High Court reacts to shift in attitude, realizes public acceptance of gay lifestyle…

June 26, 2013

Writing off the top of my head after just reading the news about the historic Supreme Court rulings on gay marriage I would say the court has reacted to a shift in mood among our modern society towards homosexuality. Now the court may have had to hide behind states’ rights in part of its ruling, but really the majority realizes that social values change over time.

(And I read enough to realize that the high court still left room for the matter to come before it again in a slightly revised form.)

I’m not stating that I personally am for gay marriage or against it. In fact, I am neutral on the subject, except in the absence of a right to traditional marriage, I think it only practical and right that gay couples have a right to enjoy the same rights as heterosexuals. I had thought civil unions did that, except I did recognize that somehow they are not always equal to marriage in all jurisdictions.

As far as the religious aspect of it all, well religious people have a right to follow their own beliefs but they do not have a right to impose them on others. It occurs to me that they may just have to come up with a new term such as “religious marriage”, as opposed to civil marriage.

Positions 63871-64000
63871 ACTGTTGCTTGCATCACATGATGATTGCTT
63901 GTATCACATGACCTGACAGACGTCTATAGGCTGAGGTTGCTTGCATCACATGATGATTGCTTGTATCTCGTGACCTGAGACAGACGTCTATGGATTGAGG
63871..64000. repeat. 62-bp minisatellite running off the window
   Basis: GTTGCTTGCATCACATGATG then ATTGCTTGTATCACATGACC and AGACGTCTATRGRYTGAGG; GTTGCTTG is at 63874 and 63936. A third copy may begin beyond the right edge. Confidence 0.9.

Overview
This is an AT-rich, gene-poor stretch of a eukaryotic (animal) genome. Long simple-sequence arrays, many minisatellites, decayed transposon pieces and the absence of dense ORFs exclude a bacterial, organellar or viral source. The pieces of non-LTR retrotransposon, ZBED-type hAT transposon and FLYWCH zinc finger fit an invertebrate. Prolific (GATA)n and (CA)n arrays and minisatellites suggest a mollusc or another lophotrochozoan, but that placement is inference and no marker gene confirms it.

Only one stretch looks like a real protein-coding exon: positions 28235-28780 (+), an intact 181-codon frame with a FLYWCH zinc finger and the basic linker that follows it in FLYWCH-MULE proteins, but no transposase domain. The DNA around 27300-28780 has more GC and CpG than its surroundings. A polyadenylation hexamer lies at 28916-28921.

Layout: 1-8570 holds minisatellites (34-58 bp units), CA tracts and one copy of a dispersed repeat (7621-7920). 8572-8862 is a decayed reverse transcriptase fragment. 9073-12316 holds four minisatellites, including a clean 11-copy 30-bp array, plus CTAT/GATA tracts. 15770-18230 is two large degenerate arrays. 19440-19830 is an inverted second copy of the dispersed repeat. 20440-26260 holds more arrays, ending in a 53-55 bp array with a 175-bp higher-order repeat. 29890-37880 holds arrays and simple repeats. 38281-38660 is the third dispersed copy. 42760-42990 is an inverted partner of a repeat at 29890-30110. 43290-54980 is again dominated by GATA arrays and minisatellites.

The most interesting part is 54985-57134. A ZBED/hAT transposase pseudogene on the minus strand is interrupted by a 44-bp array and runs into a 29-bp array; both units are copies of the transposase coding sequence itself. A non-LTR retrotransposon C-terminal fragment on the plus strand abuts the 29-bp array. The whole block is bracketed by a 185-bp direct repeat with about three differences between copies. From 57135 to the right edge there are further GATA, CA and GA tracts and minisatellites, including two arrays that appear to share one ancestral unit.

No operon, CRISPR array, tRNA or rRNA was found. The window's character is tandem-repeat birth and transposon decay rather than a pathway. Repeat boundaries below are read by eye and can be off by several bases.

Now I don’t think it is a good idea for the government, at any level, to promote the gay lifestyle, but it has to recognize what is as it relates to guaranteeing equal rights.

People are born gay and cannot help it. That we know nowadays. Anyone reading this probably has a family member who is gay. And of course some of the readers are gay themselves (I usually just say homosexual instead of the euphemism “gay“, but gay as become the standard usage I guess).

I have taken quite a hiatus from this blogsite, but I thought this would be a good moment to re-enter the fray of public opinion and news commentary.

Hopefully I’ll have more later on this and other subjects. Not sure really.


It’s ironic how states’ rights can be used in a liberal way, such as extending rights to gay people (or not too), or in the old, old conservative way in legalizing human slavery, as was done in the antebellum South (well actually in the Constitution too, but that is another point that confuses things here).